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5 Ways the Alliance Served Our Community in 2020

2020 In Review: 5 Ways We Served Our Community 

As 2020 comes to a close, we reflect on what it means to be a socially responsible organization—to care for our people whose livelihood (in some cases) evaporated overnight, to strengthen our communities and networks in mutually beneficial ways, and to care for our own physical, financial, mental, and emotional health. If we learned anything this year, it’s that even the smallest action can have a ripple effect. 

These 5 ripples began with an intention to serve our community during this challenging year.  


1. Face Masks Courtesy of The Alliance Theatre

In the Spring, our talented craftspeople in the Costume, Props, and Stage Ops departments produced masks and gowns during the state-wide PPI shortage. They made a whooping 7,000+ handmade masks to outfit medical personnel and community organizations and over 1,300 isolation gowns went to frontline workers at Grady and Emory Hospitals. We donated masks to YMCA early classrooms, Voices for Georgia Children and other non-profits, and this holiday season gave 1,000 masks to the Latin American Association and WeLoveBuHi for their holiday drives serving families in-need along Buford Highway.

Pic: our masks were seen in the state legislature in June!  


2. Free Access to Groundbreaking Digital Play about Racism 

In August, we produced A Kid Play About Racism with our partners at the Bay Area Children’s Theatre and Seattle Children's Theatre. The production was available to stream for free on Broadway On Demand and intended to offer young children and families a way to engage in meaningful conversation about race. The collaboration led to a nationwide event, with many more theatres signing on to participate, and 75,000+ viewers across the country and internationally tuned in to view the production in early August. The Alliance not only served as a lead producer but also created educational videos for families and delivered three Fearless Families workshops as part of the event.

And, in October, our monthlong Hands Up Atlanta program drew 650+ viewers to free community conversations about the role of art in challenging racism and creating a space for healing for the BIPOC community.

Pic: Jessenia Ingram, our Spelman Leadership Fellow, was one of the 7 actors (she’s on the lower right)


3. Scholarships for Alliance Classes 

In September, we received a grant from the Home Depot Backyard to support 25 full-tuition scholarships for our fall acting classes. We offered the scholarships to our school partners looking for ways to virtually engage students after school. What we didn’t anticipate was the demand for these classes. Thanks to the Alliance Board, we bridged the demand with a campaign that raised funds for 78 full-tuition scholarships, which were distributed in the fall and will continue to serve as seed funding for an ongoing Alliance Theatre Education Scholarships initiative!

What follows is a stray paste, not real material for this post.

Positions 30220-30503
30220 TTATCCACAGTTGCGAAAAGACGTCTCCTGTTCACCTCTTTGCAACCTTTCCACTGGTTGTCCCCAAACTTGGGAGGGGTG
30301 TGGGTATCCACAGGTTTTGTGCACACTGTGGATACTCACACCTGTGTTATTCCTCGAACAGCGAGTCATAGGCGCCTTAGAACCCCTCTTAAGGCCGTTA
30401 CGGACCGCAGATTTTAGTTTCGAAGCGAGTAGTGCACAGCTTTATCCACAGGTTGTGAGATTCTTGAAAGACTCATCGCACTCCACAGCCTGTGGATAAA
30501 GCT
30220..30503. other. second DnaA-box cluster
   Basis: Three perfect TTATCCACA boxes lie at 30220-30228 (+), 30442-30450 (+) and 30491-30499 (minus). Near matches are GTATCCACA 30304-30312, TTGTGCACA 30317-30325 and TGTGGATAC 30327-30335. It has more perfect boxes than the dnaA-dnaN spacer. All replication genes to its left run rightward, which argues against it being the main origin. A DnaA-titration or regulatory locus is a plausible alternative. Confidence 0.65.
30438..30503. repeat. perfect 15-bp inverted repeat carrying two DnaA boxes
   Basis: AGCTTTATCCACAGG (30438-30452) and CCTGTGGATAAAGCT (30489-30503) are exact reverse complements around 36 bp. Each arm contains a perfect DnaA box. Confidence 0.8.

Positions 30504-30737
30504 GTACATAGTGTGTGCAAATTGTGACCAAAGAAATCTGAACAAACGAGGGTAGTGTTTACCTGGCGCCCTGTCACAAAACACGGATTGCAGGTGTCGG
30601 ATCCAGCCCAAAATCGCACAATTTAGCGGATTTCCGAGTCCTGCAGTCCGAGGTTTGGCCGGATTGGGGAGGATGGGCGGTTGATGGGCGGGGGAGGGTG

4. Serving Georgia Classrooms, Educators and Students during COVID-19

Since March, the Alliance Theatre Institute assisted teachers and school districts making the switch to distance learning. The team built a virtual resource page for educators and designed curriculum to sustain and improve student academic and social-emotional growth through quality arts education. The Institute has now...drum roll please...served 725 classrooms, 1,144 teachers, and roughly 13,500 students through its virtual residency program. In addition, we’ve reached nearly 3,000 pre-k students in 51 counties throughout the state through a partnership with the Georgia Department of Early Care. 


5. A Community-Oriented Christmas Carol

This month, we pivoted to make the Christmas Carol a Covid-safe, drive-in experience in the Summerhill neighborhood. Not only did we bring back people from our production team from furlough and employ Atlanta artists and crew members, but the production also leaned into the spirit of sustaining the community through the joy of theatre:

We worked in tandem with Summerhill restaurants on Georgia Avenue to enhance the show experience and drive business to the area; the Summerhill Neighborhood Association organized a pre-show of carols sung by high school students from Maynard H. Jackson High School (who were delighted to have a reason to perform!) and provided free digital access to seniors and low-income housing residents from the area unable to see it live.  

A highlight of the show itself was the “essential worker scene” that featured the story of a different local essential and frontline worker each night. Read the Alliance Theatre blog post about the project. 

Lastly, through a partnership with WABE, this special show aired on public radio and was accessible to every Atlantan this holiday season


Thank you for the challenges and lessons, 2020! Happy New Year!


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